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Members of the Spanish speaking community we serve on WhatsApp have sent multiple requests for information regarding the vaccine for immigrants in New York. Here is a list compiling what we know so far, and how you can get the vaccine if you are eligible, regardless of immigration status.
Who is eligible to receive the vaccine?
Updated: May 13th, 2021
People 12 and older are eligible for the vaccine. Individuals who are between 12 and 17 years of age can only receive the Pfizer vaccine. While appointments can be scheduled at your closest pharmacy or clinic, many vaccination sites offer walk-in services.
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Sites offering Walk-in vaccinations: Link
We are seeing reports that tourists visiting New York City are now eligible to receive the Johnson & Johnson vaccine in the five boroughs. The cost is free, and appointments are not necessary. You do not need additional documentation aside from an ID/Passport that is not expired.
Updated April 22nd, 2021:
All New Yorkers 16 and older are now available to get the COVID-19 Vaccine. People who live outside the state but work or study in New York are also eligible to get the vaccine. This includes paid and unpaid workers.
Note: People who are 16 or 17 years old are only eligible for the Pfizer vaccine.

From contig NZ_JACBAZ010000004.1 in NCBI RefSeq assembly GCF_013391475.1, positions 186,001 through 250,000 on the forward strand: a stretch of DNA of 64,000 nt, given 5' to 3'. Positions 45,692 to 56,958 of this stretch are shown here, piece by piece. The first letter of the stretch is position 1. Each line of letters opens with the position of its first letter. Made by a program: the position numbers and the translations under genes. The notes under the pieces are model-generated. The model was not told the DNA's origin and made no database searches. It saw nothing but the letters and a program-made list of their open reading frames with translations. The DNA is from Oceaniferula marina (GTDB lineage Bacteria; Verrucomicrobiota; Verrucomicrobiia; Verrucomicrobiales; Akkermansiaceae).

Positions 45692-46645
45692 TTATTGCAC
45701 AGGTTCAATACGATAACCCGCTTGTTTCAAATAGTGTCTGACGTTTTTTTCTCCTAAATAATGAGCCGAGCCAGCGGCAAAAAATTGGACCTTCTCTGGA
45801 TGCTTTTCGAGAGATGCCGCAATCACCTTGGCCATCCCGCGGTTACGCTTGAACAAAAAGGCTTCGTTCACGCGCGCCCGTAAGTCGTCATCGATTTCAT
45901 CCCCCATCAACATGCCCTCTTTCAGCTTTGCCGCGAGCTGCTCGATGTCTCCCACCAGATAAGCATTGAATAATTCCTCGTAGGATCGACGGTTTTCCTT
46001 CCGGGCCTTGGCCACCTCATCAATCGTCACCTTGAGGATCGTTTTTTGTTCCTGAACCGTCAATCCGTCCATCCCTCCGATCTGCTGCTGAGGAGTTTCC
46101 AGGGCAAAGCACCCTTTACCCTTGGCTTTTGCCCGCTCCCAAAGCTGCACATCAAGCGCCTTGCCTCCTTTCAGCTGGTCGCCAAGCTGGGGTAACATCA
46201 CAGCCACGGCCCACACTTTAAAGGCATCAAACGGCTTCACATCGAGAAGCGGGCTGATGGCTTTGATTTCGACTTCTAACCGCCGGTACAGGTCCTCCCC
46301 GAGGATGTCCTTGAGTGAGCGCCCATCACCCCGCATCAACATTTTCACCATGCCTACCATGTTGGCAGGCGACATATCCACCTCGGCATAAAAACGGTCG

New Yorkers who are 50 years of age or older are now eligible for walkins at the following centers. No need to make an appointment. Here is the list of the centers offering walking in vaccinations: Locations
Do I have to give proof of my immigration status?
No. Counties, New York State, and the Federal Government will not require immigration status to provide a vaccine for immigrants.
Where can I get the vaccine?
There are multiple locations that you can get a vaccine from: New York State operated facilities, NYC Health + Hospitals, and local pharmacies, urgent care facilities, and community centers. To receive a vaccine, you must make an appointment ahead of time.
Non-citizen New Yorkers can get the vaccine, and you don’t need to show any proof of immigration status
You do need to show that you live or work in New York and that you are at least 16 years old. Here is the list of acceptable documents to prove this. And EpicenterNYC made a folder of templates for some of these forms in case you need to write a letter to show your employment or residency.
Need help getting an appointment? Here are some websites and volunteer groups that can assist
- You can book a vaccine over the phone. New York State’s hotline is 1-833-NYS-4VAX, and it’s available in six languages. New York City’s hotline is 1-877-VAX-4NYC, and it’s available in seven languages.
- Turbovax combines the appointments available from multiple sign-up sites.
- EpicenterNYC is helping New Yorkers secure vaccine appointments. You can sign up to get help here.
- EpicenterNYC also made this helpful video about how to get an appointment, and has fliers in a bunch of languages about how to get an appointment.
- Lots of local mutual aid groups are helping neighbors get appointments.
How can I get the vaccine, and what documents should I bring?
Step 1: Eligibility